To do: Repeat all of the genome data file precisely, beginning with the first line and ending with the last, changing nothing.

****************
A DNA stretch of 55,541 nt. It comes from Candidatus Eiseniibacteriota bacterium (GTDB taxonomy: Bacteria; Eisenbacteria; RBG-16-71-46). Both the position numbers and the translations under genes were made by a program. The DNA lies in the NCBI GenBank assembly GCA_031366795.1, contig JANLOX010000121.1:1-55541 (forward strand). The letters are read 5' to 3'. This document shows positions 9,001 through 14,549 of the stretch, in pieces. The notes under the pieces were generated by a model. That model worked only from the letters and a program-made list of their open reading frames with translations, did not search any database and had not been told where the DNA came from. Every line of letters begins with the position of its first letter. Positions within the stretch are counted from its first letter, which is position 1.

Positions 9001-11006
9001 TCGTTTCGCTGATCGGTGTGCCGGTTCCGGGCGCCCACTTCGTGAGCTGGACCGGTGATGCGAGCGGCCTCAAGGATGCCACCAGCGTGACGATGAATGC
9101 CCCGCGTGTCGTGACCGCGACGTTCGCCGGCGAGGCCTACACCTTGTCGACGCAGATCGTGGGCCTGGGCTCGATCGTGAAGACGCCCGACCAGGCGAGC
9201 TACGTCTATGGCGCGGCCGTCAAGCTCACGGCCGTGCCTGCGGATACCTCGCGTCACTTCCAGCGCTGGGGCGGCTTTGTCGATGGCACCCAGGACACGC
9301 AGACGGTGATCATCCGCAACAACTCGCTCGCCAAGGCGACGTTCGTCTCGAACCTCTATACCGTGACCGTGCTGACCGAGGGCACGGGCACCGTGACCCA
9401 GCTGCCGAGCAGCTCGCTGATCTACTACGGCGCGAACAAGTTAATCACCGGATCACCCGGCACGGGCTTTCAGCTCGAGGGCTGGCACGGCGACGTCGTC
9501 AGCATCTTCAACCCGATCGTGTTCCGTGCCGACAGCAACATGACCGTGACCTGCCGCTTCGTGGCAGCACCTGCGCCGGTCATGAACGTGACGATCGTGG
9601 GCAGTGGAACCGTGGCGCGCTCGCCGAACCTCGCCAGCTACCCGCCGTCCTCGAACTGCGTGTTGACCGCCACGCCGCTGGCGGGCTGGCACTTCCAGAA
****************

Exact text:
A DNA stretch of 55,541 nt. It comes from Candidatus Eiseniibacteriota bacterium (GTDB taxonomy: Bacteria; Eisenbacteria; RBG-16-71-46). Both the position numbers and the translations under genes were made by a program. The DNA lies in the NCBI GenBank assembly GCA_031366795.1, contig JANLOX010000121.1:1-55541 (forward strand). The letters are read 5' to 3'. This document shows positions 9,001 through 14,549 of the stretch, in pieces. The notes under the pieces were generated by a model. That model worked only from the letters and a program-made list of their open reading frames with translations, did not search any database and had not been told where the DNA came from. Every line of letters begins with the position of its first letter. Positions within the stretch are counted from its first letter, which is position 1.

Positions 9001-11006
9001 TCGTTTCGCTGATCGGTGTGCCGGTTCCGGGCGCCCACTTCGTGAGCTGGACCGGTGATGCGAGCGGCCTCAAGGATGCCACCAGCGTGACGATGAATGC
9101 CCCGCGTGTCGTGACCGCGACGTTCGCCGGCGAGGCCTACACCTTGTCGACGCAGATCGTGGGCCTGGGCTCGATCGTGAAGACGCCCGACCAGGCGAGC
9201 TACGTCTATGGCGCGGCCGTCAAGCTCACGGCCGTGCCTGCGGATACCTCGCGTCACTTCCAGCGCTGGGGCGGCTTTGTCGATGGCACCCAGGACACGC
9301 AGACGGTGATCATCCGCAACAACTCGCTCGCCAAGGCGACGTTCGTCTCGAACCTCTATACCGTGACCGTGCTGACCGAGGGCACGGGCACCGTGACCCA
9401 GCTGCCGAGCAGCTCGCTGATCTACTACGGCGCGAACAAGTTAATCACCGGATCACCCGGCACGGGCTTTCAGCTCGAGGGCTGGCACGGCGACGTCGTC
9501 AGCATCTTCAACCCGATCGTGTTCCGTGCCGACAGCAACATGACCGTGACCTGCCGCTTCGTGGCAGCACCTGCGCCGGTCATGAACGTGACGATCGTGG
9601 GCAGTGGAACCGTGGCGCGCTCGCCGAACCTCGCCAGCTACCCGCCGTCCTCGAACTGCGTGTTGACCGCCACGCCGCTGGCGGGCTGGCACTTCCAGAA